Just so the Bubba Wallace haters don’t get their hopes up, let’s be clear: Short of hauling off and slugging Michael Jordan for some reason, Bubba Wallace will drive the No. 23 Toyota at 23XI Racing next season, and 2024 looks pretty good, too.
While it’s true that results matter and that Wallace’s numbers this season are not good, he is almost certainly in good standing with key sponsors. That goes a long way toward job security.
Secondly, the sixth-year NASCAR Cup Series driver is right about the inept performance of his team. He probably has better luck trying to order a milkshake at McDonald’s 20 minutes before closing time than he does getting his car in and out of the pits without losing six or eight spots on the field.
Kurt Busch can’t fix the issues with the pit crew, but he might be able to mentor his teammate before Wallace permanently fractures relationships.
Bubba Wallace’s NASCAR Cup Series season might as well be over
Bubba Wallace remains alive in the hunt for a NASCAR Cup Series playoff spot. But when you’re sitting 24th in the standings and 139 points below the cut line with nine races to go in the regular season, winning a race is the only way in.
Unfortunately, there’s no evidence that the second-year 23XI Racing driver can win. Frankly, that begins with his own performance. Wallace is above average on superspeedways but average or less otherwise. He does fine picking his spots while on long single-file or two-line runs, but he doesn’t work his work through congestion consistently enough to win on most other tracks.
But that’s beside the point since his team lets Wallace down even when he is running well. NBC Sports ran down the recent list, and it’s damning.
- Two pit-road penalties at Kansas.
- A wheel came off at COTA, leading to crew chief Bootie Barker’s mandatory four-race suspension.
- A loose wheel at Talladega required Wallace to make an additional pit stop.
And then there was the Coca-Cola 600 debacle in which Barker didn’t understand the Damaged Vehicle Policy, leading to NASCAR pulling the No. 23 Toyota off the track.
Another loose-wheel issue last weekend at Nashville just added to the pain.
“It’s just such bad luck for that ‘23’ car,” teammate Kurt Busch said. “I haven’t seen anything like it.”
Kurt Busch can guide Bubba Wallace through this rough patch
One problem with fixing Bubba Wallace’s pit crew is that 23XI Racing doesn’t run the crew. The team contracts with Joe Gibbs Racing, the only other Toyota outfit in the NASCAR Cup Series, for its help. Some of JGR’s drivers have had their own issues on pit row, including Hamlin losing his crew chief for four races over the dreaded loose wheel issue.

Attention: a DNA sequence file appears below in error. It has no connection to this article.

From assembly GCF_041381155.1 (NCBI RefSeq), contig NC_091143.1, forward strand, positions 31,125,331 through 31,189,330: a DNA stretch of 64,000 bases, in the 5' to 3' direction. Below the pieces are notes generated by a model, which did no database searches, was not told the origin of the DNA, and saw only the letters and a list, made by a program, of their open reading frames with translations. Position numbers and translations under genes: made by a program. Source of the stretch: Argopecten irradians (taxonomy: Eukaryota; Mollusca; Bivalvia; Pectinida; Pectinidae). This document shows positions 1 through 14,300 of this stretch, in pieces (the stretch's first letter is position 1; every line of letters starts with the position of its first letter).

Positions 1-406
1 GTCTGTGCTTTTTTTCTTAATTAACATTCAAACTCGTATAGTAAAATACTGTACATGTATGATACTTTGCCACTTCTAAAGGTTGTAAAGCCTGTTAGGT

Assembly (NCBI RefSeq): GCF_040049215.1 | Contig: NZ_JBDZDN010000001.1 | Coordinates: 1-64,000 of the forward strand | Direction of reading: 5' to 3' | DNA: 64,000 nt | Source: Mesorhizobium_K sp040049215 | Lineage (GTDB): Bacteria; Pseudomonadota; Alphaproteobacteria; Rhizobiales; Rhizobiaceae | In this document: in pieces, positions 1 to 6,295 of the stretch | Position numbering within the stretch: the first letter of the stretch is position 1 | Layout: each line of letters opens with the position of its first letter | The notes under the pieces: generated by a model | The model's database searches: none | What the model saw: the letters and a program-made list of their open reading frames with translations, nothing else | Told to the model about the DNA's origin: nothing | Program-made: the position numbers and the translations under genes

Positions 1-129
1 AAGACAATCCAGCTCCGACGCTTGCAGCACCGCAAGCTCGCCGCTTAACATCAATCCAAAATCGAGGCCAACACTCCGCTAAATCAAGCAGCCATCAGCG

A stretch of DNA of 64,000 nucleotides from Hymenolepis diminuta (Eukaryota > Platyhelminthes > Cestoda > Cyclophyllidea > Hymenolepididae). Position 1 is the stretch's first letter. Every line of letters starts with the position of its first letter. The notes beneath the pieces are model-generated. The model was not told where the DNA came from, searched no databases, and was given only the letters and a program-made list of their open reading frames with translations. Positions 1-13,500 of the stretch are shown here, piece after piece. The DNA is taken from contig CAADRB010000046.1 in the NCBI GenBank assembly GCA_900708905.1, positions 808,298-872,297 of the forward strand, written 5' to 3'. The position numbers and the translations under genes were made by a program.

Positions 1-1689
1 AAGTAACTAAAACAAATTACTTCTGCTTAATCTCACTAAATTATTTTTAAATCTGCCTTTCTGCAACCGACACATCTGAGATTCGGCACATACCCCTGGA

Hamlin owns 23XI in partnership with Michael Jordan. Earlier this year, he lit into pretty much the whole team after a string of mistake-filled races and poor results. Sensing the effect on morale, Kurt Busch had someone customize the “Was it over when the Germans bombed Pearl Harbor?” scene from Animal House to ease the tension.
A week later, Busch finished a solid sixth at Martinsville. New struggles followed, but he won a month later at Kansas, likely locking down a playoff spot.
It’s going to take more than a movie spoof to fix what’s ailing the Wallace team.
“As many problems as the ‘23’ has had, there’s nothing even anything worth saying anymore,” Busch said, according to The Athletic. “This is a JGR supply issue.”
Wallace should embrace the notion that there’s nothing worth saying anymore. His profane outburst on the team radio after another screwup in the pits at Nashville is one more in a series of rants. Though the anger is justified, having fits of rage live forever on YouTube doesn’t help his reputation or the brand that sponsors prefer. Wallace is going to have to work with some of these people for years.
Busch can help there. He raised hell in his younger days, perhaps contributing to 23XI being his seventh Cup Series team in 12 years, and he doesn’t have to worry about others’ failure affecting a career that will end in retirement not long from now.
On the other hand, Wallace could still be racing for a decade or more. Busch can be the guy who influences him to bite his tongue for three hours on Sunday and then fight like hell the rest of the week to make sure everyone (himself included) does their job.
Metaphorically, he can help Wallace understand a lap at Bristol is half a mile that’s over in the blink of an eye, but a career resembles something akin to the 2.5 miles of Daytona by comparison.